For the longest time, singleplayer titles ruled the video game market as some of the biggest sellers. Over the last decade, things have shifted and they are now a risky venture for anyone in the AAA space. While you can have a great singleplayer game, the load has transitioned to the indie space and we need to talk about why that is. Publishers are focusing on multiplayer games, and that’s a big deal for developers.
In light of the reported issues of Mighty No 9’s problems at launch, it was a great pleasure to have a chance to check out 20XX: a rogue-like mixed with the classic Mega Man-styled design. The game has a great chocolate mixed with peanut butter-like design, and while it’s not finished yet, this is a great game to look forward to.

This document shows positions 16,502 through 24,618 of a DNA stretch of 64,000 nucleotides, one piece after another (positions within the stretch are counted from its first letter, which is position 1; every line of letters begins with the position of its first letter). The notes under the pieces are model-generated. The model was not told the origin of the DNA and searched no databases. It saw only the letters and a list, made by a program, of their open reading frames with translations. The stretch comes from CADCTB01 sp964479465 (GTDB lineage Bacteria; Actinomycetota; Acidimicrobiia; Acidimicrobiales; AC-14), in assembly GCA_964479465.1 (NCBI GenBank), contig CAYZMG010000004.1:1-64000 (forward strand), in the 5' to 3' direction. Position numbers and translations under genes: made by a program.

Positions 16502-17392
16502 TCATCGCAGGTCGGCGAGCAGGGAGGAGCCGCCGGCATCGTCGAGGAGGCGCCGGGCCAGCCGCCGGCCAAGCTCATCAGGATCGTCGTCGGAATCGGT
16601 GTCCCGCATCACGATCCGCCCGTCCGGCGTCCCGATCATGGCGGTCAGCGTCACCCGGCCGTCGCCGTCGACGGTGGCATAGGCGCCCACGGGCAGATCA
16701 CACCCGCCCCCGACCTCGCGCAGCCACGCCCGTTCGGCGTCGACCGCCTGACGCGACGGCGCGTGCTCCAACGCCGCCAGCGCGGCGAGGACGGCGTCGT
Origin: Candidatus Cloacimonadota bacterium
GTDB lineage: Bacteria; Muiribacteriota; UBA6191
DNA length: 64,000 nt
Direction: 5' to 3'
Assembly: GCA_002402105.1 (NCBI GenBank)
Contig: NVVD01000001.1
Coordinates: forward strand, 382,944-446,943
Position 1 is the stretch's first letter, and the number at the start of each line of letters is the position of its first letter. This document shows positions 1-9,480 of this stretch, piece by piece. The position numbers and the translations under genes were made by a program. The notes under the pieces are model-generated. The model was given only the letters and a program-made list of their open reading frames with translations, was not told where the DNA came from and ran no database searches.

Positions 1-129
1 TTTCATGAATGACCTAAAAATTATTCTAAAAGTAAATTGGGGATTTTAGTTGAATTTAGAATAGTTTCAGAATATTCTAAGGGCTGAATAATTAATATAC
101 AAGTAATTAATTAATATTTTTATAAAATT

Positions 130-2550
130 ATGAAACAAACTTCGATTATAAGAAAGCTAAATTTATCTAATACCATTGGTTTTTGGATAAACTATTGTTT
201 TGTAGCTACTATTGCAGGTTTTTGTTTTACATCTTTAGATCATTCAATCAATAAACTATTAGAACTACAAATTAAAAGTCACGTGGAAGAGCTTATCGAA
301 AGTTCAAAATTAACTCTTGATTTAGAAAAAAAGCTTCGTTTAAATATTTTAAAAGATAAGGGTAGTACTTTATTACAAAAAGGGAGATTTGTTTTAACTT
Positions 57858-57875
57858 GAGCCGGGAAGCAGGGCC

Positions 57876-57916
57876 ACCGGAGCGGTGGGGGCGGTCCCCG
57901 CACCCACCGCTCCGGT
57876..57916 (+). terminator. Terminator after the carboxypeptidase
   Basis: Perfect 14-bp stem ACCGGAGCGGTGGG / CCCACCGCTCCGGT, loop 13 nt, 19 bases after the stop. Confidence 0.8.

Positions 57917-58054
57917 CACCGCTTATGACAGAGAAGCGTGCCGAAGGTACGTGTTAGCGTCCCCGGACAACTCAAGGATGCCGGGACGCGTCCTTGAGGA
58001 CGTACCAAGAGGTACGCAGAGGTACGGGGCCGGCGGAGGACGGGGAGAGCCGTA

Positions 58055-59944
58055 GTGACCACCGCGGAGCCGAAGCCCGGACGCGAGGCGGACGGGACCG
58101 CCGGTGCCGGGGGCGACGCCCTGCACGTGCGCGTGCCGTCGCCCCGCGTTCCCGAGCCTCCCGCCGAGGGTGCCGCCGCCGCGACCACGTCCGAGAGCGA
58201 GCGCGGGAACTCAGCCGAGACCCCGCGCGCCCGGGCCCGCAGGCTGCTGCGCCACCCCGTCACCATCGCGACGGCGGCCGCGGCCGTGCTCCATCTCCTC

Mighty no.9 went from being one of the most successful kickstarters to one of the worst; up there with Godus for a lot of people. Whenever a kickstarted game fails, it always raises doubt in the platform and viability of crowdfunding. For today’s post, we’re going to focus on some major red flags to help you steer away from bad kickstarters.
Recently, I found myself frustrated with Path of Exile and a poor design decision the developers made. A common mistake I see a lot of indie developers make is not understanding how to gate their game design. Gating refers to the order in which content and mechanics are shown, and is a crucial philosophy to understand.